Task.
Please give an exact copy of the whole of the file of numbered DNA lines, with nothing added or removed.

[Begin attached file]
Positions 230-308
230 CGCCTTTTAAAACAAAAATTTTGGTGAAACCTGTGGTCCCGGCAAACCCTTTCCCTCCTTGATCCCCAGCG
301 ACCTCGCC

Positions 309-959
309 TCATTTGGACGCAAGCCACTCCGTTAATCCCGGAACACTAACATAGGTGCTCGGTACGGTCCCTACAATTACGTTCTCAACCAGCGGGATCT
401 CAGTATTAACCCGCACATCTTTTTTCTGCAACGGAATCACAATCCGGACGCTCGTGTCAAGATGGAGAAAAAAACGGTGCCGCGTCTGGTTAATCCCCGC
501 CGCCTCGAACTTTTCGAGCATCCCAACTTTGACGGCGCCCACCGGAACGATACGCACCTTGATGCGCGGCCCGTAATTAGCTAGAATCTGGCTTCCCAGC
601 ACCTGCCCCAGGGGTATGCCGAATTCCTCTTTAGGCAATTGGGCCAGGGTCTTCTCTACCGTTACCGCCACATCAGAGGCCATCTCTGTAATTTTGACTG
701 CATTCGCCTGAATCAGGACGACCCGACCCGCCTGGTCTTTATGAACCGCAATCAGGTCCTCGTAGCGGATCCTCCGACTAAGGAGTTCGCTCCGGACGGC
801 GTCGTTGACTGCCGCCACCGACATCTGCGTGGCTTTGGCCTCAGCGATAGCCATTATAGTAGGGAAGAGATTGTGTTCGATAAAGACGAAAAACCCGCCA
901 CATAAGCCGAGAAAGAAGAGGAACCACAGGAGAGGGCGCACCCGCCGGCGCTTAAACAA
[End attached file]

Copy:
Positions 230-308
230 CGCCTTTTAAAACAAAAATTTTGGTGAAACCTGTGGTCCCGGCAAACCCTTTCCCTCCTTGATCCCCAGCG
301 ACCTCGCC

Positions 309-959
309 TCATTTGGACGCAAGCCACTCCGTTAATCCCGGAACACTAACATAGGTGCTCGGTACGGTCCCTACAATTACGTTCTCAACCAGCGGGATCT
401 CAGTATTAACCCGCACATCTTTTTTCTGCAACGGAATCACAATCCGGACGCTCGTGTCAAGATGGAGAAAAAAACGGTGCCGCGTCTGGTTAATCCCCGC
501 CGCCTCGAACTTTTCGAGCATCCCAACTTTGACGGCGCCCACCGGAACGATACGCACCTTGATGCGCGGCCCGTAATTAGCTAGAATCTGGCTTCCCAGC
601 ACCTGCCCCAGGGGTATGCCGAATTCCTCTTTAGGCAATTGGGCCAGGGTCTTCTCTACCGTTACCGCCACATCAGAGGCCATCTCTGTAATTTTGACTG
701 CATTCGCCTGAATCAGGACGACCCGACCCGCCTGGTCTTTATGAACCGCAATCAGGTCCTCGTAGCGGATCCTCCGACTAAGGAGTTCGCTCCGGACGGC
801 GTCGTTGACTGCCGCCACCGACATCTGCGTGGCTTTGGCCTCAGCGATAGCCATTATAGTAGGGAAGAGATTGTGTTCGATAAAGACGAAAAACCCGCCA
901 CATAAGCCGAGAAAGAAGAGGAACCACAGGAGAGGGCGCACCCGCCGGCGCTTAAACAA